Yesterday the ministry said it is safe again to eat oysters from the area, which tested negative after repeated testing and “may therefore be harvested for direct human consumption”.
However, the latest results for the mussel samples collected from the area, which were submitted for sampling and testing to the Namibian Standards Institution (NSI), as guided by the national shellfish sanitation programme, indicate that the presence of DSP is still above the maximum permissible levels.
The ministry therefore said the production area remains closed for the harvesting of mussels for direct human consumption, depuration or relaying.
DSP is one of the four recognised symptom types of shellfish poisoning.
The syndrome manifests itself as intense diarrhoea and severe abdominal pains. Nausea and vomiting may sometimes also occur.
DSP and its symptoms usually set in within 30 minutes after ingesting infected shellfish and last for about a day.
The causative poison is okadaic acid, which inhibits intestinal cellular de-phosphorylation.
This causes the cells to become very permeable to water and causes profuse, intense diarrhoea with a high risk of dehydration.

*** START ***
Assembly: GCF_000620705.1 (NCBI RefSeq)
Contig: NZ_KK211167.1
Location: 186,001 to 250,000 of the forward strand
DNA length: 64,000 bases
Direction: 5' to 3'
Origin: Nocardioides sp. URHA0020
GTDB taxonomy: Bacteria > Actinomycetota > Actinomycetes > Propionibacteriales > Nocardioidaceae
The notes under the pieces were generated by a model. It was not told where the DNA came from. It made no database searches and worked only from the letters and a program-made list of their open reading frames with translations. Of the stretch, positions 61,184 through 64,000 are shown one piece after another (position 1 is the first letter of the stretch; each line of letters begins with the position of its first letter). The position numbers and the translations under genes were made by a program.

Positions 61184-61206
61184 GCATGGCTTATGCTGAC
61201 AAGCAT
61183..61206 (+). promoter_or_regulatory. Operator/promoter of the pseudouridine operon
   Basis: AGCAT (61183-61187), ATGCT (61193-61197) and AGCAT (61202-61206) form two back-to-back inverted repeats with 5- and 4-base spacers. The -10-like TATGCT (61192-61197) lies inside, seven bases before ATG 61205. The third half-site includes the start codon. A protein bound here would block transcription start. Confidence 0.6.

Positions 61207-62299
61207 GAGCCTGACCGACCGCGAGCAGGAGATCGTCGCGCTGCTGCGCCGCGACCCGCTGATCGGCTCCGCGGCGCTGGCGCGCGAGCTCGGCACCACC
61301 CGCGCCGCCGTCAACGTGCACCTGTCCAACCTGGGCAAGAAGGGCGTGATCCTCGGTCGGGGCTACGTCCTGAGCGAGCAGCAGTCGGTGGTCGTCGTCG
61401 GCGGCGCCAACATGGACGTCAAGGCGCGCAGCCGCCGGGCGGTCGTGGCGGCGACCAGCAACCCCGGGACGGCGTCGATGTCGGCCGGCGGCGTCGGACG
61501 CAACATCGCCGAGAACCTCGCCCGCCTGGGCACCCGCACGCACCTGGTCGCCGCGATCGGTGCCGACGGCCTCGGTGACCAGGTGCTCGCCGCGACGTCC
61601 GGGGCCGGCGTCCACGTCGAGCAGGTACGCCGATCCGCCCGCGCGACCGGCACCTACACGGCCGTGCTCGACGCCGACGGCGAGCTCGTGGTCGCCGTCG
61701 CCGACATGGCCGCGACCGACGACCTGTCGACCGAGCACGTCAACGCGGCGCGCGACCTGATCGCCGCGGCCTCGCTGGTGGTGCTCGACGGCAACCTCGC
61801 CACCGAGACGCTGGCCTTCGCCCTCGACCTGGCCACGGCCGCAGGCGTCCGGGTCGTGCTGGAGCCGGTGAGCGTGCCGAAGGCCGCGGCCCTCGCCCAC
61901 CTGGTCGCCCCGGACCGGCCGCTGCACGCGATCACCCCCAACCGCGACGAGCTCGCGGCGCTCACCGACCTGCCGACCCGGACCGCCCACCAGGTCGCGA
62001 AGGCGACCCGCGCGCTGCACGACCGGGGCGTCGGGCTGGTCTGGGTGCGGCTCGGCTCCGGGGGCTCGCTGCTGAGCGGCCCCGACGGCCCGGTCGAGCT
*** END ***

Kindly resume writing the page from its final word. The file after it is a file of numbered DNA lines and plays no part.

As no life-threatening symptoms generally emerge from this, no fatalities from DSP have ever been recorded.
One of the primary outcomes of the meeting was that residents agreed that they welcome development, but not if business dealings flout the law or come at the cost of the health and safety of residents.
“The big thing is the community is not against development, but it should be done in the correct way,” town resident Reginald Hercules told Namibian Sun yesterday.
Another resident who attended the meeting said a clear takeaway was that “Lüderitz needs and wants development, but this needs to be done transparently and involve the community”.
Hercules added that residents seem to have agreed to petition the relevant authorities to take the necessary steps to address the fact that a South African company, registered in Namibia as TradePort Namibia CC, had dumped manganese ore without the necessary permits and without the necessary precautions required when handling hazardous material.